due diligence' said Dr John Barton, consultant physician and Health
Services Action Group Vice-Chair. The quality of patient care is at
stake, he underlined, as well as taxpayers' money. 'Can HSE now
explain how having a history of fraud payments in the United States is
compatible with due diligence in awarding multi-million health care

Joe Higgins of the Campaign for a Real Public Health Service said this
case, like others, highlighted the potential for corruption inherent
in the for profit sickness industry. 'Fresenius was charged with
making false claims for laboratory tests and conspiring to pay illegal
bribes. Quest was similarly charged with insurance fraud.'

The groups called for the urgent introduction of whistleblower
legislation along the lines of the US False Claims Act.

The sweeping investigation into Fresenius involved law enforcement
agencies such as the FBI, the Department of Justice and the Department
of Health and Human Services.

Three divisions of the company pleaded guilty to criminal charges. Two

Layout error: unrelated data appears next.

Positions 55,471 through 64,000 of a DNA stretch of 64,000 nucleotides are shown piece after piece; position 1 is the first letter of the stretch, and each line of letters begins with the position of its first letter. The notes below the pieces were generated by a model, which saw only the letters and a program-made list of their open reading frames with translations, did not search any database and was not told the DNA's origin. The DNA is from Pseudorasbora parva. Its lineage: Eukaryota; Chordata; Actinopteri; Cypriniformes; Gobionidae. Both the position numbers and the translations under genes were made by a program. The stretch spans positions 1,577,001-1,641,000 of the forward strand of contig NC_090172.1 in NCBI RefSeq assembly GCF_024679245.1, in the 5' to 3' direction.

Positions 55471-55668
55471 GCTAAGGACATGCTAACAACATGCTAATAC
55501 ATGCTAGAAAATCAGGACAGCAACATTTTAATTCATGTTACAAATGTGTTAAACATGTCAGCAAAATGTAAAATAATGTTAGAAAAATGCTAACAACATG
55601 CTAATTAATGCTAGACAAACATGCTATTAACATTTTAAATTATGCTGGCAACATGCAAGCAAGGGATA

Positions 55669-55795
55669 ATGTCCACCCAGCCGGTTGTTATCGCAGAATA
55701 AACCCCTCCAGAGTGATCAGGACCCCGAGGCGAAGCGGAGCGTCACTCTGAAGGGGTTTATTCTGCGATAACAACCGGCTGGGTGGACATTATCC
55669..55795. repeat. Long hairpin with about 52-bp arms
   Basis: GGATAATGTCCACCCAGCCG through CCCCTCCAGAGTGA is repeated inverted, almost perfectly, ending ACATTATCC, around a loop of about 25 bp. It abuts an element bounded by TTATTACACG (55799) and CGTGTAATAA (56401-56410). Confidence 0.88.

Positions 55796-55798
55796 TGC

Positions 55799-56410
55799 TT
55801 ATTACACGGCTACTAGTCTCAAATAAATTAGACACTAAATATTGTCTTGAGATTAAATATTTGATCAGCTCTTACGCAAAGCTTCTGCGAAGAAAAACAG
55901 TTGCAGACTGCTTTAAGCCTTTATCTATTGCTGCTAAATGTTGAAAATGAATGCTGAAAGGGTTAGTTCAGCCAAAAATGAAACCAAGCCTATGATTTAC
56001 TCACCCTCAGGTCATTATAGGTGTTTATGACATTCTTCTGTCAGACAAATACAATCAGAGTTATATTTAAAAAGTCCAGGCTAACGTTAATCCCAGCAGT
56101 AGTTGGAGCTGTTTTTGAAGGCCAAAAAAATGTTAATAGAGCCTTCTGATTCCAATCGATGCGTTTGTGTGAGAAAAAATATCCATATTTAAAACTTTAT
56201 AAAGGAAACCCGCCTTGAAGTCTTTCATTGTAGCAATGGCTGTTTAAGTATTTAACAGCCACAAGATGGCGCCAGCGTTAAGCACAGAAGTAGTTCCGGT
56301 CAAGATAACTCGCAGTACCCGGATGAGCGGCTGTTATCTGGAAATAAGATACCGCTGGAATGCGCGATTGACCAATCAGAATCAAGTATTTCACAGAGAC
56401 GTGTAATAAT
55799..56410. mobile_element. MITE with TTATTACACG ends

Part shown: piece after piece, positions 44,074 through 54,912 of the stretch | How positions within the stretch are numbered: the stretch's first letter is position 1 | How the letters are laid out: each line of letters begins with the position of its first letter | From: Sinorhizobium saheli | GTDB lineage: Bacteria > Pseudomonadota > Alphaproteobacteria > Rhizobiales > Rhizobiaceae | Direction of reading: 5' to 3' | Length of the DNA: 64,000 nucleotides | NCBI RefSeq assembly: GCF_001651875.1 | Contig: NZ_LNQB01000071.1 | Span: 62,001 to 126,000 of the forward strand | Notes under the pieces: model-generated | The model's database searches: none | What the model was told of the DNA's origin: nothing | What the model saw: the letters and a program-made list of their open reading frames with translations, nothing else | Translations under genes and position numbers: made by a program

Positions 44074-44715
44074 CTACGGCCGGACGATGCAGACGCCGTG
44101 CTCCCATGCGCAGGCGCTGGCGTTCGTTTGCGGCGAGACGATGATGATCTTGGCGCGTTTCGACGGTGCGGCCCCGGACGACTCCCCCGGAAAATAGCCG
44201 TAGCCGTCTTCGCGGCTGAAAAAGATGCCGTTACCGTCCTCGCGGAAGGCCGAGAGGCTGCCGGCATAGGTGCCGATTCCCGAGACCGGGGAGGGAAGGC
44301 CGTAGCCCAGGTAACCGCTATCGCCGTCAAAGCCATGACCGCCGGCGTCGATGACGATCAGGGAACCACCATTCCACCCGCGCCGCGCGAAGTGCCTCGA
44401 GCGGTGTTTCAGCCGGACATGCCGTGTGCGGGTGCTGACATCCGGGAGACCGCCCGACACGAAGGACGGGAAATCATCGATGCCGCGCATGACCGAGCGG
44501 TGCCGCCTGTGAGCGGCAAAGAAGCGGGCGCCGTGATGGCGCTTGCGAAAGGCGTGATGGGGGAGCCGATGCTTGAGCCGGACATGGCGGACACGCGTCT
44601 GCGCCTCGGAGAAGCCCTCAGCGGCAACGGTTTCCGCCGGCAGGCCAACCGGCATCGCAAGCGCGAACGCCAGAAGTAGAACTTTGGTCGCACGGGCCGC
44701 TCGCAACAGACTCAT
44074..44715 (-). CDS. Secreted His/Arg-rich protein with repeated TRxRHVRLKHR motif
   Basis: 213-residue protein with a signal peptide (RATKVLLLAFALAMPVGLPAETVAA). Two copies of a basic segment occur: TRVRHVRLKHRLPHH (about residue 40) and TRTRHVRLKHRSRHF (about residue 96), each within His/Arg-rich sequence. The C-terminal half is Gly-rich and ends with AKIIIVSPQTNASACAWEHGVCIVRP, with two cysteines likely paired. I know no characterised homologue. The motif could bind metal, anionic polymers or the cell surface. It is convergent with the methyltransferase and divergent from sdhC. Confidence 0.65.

senior executives pleaded guilty to felony crimes and three others
were also indicted on criminal charges.

Last week, Fresenius was granted planning permission to build a
dialysis unit in a Limerick retail park, after being refused
permission to develop a site in Kilkenny. The company was awarded
multi-million euro contracts by the HSE to provide kidney dialysis
services in the mid-west and south-east in 2006. HSE plans for the
Fresenius service involve Limerick Regional Hospital.

The Fresenius scam involved fraudulent and fictitious blood testing
claims; kickbacks to dialysis facilities in return for blood testing
contracts and fraudulent claims against State health insurers. The
world's largest provider of kidney dialysis products and services was
fined a total of $486m by the US Justice Department.

Criminal charges were filed against three divisions of the company:
each agreed to plead guilty to separate criminal charges.

LifeChem agreed to plead guilty to conspiring to submit false claims
for cetain laboratory tests; another division, Medical Products agreed
to plead guilty to conspiring to offer and pay kickbacks to induce
dialysis units to order blood tests from LifeChem; while a third
subsidiary Homecare agreed to plead guilty to obstructing government
agencies administering state insurance schemes such as Medicare.